Chapter 2: (See your Packet, p. ) “The Four Early River Valley Civilizations” Mesopotamia [Sumer] (Tigris & Euphrates Rivers) Egypt (Nile River) Indus Valley (Indus River) Ancient China (Huang He River) ENTER A Chinese junk on the Huang He today. An artist visualizes what the ancient Chinese village of Banpo on the Huang He may have looked like over 4,000 years ago. PP Design of T. Loessin; Akins H.S.

68 CH 2: “River Dynasties in China” [Packet, p. ]
Chinese script is unique, isn’t it? Think about other elements of Chinese culture: Chinese architecture, music, technology, dress and fashion, and eastern belief systems… Also unique! Gobi Desert Taklimakan Desert Himalaya Mts. Pacific Ocean CH 2: “River Dynasties in China” [Packet, p ] 1. Why did China develop apart from other cultures? China’s geography ocean, desert, high mountains, isolated China. Isolated geographically, cut off from trade, there would be little opportunity for cultural diffusion in China’s case. Developing in a vacuum, China’s civilization would stand out as the most unique of our world’s early civilizations. PEACE LOVE TOLERANCE LUCK ETERNITY

69 Ancient China Neolithic ca. 12,000 - 2000 B.C. Xia ca. 2100-1800 B.C.
Shang B.C. Western Zhou B.C. Eastern Zhou B.C. Warring States period B.C. PP Design of T. Loessin; Akins H.S.

70 PP Design of T. Loessin; Akins H.S.
CH 2: “River Dynasties in China” [Packet, p. ] 2. What were three features of Shang culture? First written records - calligraphy writing and paper making Sharp division between king’s nobles and the peasants Wood used as building material (not mud-dried bricks as in other regions) Peasants used wooden tools Shang made magnificent bronze weapons and ceremonial vessels Pics: Bronze work of the Shang period ( B.C.). A toilet, an ax, and a cooking cauldron. PP Design of T. Loessin; Akins H.S.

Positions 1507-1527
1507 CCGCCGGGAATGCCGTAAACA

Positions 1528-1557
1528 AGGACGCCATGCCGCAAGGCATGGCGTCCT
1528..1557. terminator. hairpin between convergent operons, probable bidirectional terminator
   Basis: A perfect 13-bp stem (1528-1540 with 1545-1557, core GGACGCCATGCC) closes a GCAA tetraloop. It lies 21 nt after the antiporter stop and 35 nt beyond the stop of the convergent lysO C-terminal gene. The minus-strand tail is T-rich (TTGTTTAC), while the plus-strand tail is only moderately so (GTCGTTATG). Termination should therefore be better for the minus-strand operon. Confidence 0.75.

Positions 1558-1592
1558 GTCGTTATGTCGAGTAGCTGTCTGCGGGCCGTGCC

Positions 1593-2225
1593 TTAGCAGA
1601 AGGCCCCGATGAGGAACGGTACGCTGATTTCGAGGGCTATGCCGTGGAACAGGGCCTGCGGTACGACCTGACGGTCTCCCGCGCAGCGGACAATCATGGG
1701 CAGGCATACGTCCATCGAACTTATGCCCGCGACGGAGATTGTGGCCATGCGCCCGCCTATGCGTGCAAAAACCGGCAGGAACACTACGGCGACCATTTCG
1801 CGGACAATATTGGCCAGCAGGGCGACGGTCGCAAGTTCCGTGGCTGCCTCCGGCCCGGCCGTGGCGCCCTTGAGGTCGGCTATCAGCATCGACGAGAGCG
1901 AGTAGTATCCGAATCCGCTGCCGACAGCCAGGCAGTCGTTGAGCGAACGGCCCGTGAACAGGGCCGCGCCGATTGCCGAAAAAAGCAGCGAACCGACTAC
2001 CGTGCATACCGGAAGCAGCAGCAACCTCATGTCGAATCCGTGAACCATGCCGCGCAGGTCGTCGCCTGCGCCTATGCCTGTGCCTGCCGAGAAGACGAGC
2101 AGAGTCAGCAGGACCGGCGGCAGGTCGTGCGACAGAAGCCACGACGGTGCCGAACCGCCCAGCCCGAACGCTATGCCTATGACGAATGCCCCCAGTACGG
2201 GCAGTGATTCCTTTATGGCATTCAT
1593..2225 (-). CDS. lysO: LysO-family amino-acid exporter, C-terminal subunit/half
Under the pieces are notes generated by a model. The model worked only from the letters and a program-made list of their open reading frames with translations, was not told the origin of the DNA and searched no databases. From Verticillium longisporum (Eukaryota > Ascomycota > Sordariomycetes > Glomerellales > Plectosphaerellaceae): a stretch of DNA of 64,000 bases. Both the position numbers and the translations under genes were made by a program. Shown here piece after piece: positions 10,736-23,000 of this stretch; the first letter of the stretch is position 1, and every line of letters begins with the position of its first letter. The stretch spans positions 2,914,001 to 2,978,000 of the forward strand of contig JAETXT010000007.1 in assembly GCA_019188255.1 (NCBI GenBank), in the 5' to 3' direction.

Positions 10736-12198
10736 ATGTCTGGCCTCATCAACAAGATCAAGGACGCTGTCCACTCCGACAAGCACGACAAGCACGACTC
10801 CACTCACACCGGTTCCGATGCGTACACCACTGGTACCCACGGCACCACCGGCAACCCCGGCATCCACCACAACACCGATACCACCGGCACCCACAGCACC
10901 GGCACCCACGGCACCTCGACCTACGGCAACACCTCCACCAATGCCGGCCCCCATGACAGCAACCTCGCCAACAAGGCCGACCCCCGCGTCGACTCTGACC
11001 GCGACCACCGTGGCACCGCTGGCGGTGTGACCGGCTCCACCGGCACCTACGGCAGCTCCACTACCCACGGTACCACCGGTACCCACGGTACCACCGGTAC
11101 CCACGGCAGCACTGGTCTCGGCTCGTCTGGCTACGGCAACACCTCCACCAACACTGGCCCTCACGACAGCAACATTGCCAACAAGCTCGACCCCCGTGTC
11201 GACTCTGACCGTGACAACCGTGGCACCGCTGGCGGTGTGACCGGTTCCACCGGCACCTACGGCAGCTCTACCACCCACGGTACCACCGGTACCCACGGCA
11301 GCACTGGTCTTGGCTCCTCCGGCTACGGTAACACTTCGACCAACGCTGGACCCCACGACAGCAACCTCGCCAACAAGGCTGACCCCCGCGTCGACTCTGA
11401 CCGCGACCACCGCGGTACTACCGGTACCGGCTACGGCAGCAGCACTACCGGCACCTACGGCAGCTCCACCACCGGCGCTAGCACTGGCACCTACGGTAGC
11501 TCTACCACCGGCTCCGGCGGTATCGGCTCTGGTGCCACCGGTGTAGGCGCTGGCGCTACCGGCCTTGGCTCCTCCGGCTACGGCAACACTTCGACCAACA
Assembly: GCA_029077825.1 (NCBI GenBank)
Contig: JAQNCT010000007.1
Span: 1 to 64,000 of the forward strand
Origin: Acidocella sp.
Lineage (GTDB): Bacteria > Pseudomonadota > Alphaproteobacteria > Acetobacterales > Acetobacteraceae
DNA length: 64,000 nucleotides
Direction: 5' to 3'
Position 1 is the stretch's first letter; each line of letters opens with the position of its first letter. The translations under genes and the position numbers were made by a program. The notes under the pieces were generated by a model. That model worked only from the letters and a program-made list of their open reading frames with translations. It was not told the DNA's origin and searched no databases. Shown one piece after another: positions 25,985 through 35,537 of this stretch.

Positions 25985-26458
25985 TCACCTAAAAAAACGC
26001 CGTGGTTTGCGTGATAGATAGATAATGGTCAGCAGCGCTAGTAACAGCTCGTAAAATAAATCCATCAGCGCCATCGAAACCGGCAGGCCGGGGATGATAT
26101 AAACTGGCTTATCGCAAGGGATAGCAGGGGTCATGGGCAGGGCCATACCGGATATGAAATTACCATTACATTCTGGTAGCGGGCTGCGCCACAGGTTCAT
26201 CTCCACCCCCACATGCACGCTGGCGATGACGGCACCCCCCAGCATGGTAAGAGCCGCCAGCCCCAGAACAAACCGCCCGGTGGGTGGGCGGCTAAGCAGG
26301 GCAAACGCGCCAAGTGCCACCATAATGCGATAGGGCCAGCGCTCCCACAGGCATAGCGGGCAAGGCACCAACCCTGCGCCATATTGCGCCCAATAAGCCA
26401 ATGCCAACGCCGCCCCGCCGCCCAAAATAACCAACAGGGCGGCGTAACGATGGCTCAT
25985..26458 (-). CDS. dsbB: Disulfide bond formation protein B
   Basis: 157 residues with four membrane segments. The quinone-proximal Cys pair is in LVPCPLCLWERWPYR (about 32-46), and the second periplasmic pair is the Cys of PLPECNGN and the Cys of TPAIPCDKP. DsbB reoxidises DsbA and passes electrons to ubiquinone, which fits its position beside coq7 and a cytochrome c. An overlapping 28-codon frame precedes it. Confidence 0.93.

71 CH 2: “River Dynasties in China” [Packet, p. ]
3. Name three important values of Shang culture. From very early on, the idea of the “group” / community more important than the idea of “individual”/ or any single person. Emphasis on family, respect of parents Family emphasized in religion too – ancestor worship. Oracle bones used to consult the gods Chinese writing unique to others. Symbols stood for ideas, not sounds. This allowed the many different groups who spoke different languages to all understand the same writing system. Oracle bone PP Design of T. Loessin; Akins H.S.

72 Ancient China Neolithic ca. 12,000 - 2000 B.C. Xia ca. 2100-1800 B.C.
Shang B.C. Western Zhou B.C. Eastern Zhou B.C. Warring States period B.C. PP Design of T. Loessin; Akins H.S.

73 CH 2: “River Dynasties in China” [Packet, p. ]